ISTANBUL (Reuters) – President Tayyip Erdogan told European Council President Charles Michel on Sunday the EU’s stance towards the East Mediterranean would be a test of its sincerity, calling on it to take an impartial stance in Turkey’s row with Greece.
NATO allies Turkey and Greece have been locked in a dispute over hydrocarbon exploration in the sea’s disputed waters and the extent of their continental shelves.
Provocative comments and steps by European politicians on regional matters would not help achieve a solution, Erdogan was cited as saying by his office.
“President Erdogan said the attitude shown by the EU in the Eastern Mediterranean will be a test of sincerity from the perspective of international law and regional peace,” the statement said.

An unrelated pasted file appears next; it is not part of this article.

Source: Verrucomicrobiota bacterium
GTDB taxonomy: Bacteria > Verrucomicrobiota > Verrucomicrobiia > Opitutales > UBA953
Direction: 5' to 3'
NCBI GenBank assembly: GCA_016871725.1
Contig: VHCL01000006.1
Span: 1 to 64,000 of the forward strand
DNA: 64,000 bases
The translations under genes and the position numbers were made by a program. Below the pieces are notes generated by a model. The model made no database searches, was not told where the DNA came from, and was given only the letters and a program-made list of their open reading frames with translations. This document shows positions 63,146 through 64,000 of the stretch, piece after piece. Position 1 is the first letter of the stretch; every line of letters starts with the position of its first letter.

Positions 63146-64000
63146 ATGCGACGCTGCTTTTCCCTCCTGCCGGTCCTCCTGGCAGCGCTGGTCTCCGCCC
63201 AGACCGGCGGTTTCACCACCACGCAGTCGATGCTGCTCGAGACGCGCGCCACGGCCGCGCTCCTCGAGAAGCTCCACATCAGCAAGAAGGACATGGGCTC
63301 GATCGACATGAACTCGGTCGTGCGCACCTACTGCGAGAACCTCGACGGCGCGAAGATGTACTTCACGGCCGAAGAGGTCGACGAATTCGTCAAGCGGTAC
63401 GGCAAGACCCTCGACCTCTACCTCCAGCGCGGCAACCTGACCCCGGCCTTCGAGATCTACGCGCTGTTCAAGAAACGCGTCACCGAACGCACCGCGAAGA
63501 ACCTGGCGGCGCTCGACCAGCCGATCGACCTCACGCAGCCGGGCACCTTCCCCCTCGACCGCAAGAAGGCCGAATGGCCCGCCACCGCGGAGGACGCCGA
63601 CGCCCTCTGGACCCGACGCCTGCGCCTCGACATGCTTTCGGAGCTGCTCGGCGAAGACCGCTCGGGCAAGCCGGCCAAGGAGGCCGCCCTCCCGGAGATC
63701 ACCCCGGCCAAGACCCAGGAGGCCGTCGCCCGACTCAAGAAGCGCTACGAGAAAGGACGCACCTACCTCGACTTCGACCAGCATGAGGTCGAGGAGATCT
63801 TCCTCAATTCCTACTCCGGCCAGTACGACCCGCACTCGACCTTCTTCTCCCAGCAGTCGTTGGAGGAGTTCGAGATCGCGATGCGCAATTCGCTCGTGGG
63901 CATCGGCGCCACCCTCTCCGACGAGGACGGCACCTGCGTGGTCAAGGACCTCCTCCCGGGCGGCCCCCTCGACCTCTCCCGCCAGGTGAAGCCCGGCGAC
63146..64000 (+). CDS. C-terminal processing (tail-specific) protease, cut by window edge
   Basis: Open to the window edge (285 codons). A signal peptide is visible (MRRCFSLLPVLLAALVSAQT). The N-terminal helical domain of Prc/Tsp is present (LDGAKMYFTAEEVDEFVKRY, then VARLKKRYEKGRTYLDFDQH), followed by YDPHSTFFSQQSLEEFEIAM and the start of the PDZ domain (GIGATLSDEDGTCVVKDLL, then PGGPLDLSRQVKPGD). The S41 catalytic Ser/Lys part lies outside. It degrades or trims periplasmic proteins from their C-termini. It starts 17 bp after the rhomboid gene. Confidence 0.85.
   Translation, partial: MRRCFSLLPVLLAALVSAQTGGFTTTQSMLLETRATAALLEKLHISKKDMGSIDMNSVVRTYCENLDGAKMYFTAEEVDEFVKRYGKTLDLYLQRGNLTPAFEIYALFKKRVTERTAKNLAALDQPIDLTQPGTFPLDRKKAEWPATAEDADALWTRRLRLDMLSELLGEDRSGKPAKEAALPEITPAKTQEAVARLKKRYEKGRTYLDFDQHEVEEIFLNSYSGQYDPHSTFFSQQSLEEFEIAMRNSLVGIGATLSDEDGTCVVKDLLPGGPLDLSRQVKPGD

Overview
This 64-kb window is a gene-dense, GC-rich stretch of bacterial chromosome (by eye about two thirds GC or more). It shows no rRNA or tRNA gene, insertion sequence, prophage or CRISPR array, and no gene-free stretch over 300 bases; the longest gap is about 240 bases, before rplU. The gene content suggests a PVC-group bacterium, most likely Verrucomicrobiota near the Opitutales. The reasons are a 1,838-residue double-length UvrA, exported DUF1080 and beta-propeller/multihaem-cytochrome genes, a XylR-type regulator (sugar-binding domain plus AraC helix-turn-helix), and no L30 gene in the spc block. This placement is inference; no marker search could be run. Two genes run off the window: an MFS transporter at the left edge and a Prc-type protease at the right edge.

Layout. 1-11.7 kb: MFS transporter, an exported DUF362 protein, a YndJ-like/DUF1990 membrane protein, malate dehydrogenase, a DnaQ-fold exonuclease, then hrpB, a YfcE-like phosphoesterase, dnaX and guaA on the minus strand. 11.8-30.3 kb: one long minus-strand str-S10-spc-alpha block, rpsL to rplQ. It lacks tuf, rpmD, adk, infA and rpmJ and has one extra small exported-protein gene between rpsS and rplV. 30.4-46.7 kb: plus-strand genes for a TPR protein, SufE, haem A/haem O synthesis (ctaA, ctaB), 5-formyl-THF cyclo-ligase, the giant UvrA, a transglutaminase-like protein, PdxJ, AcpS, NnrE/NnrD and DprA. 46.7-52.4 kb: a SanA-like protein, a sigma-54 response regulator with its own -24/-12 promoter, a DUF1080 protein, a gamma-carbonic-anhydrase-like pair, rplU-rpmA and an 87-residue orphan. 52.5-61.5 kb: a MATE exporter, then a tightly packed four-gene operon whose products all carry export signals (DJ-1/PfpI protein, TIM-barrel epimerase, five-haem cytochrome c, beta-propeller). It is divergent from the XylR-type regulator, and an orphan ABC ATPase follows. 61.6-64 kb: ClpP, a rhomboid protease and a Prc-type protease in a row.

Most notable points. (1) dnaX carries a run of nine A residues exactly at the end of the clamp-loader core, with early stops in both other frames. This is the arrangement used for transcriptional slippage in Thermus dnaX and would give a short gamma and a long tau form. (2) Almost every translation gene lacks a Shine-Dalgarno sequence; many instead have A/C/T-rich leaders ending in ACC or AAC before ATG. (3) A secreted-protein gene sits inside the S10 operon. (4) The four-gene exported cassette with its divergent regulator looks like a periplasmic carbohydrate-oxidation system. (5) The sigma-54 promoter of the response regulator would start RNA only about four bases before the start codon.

“President Erdogan called on EU institutions and member countries to behave responsibly and remain just, impartial and objective on all regional issues, notably the Eastern Mediterranean,” it added.
Michel had said on Friday that European Union leaders will decide on a “carrot and stick” approach to Turkey when they meet on Sept. 24-25, proposing a conference to defuse tensions in the Eastern Mediterranean.
Last month Turkey sent a seismic survey vessel for hydrocarbon exploration in disputed waters in the region after a maritime deal between Greece and Egypt.
On Thursday, NATO Secretary-General Jens Stoltenberg said Greece and Turkey had agreed to start technical talks to avoid accidental clashes in the region.
The following day, Prime Minister Kyriakos Mitsotakis said Greece would start talks with Turkey to resolve a dispute in the Eastern Mediterranean once Turkish “provocations” ceased.
Reporting by Daren Butler; Editing by Angus MacSwan and Frances Kerry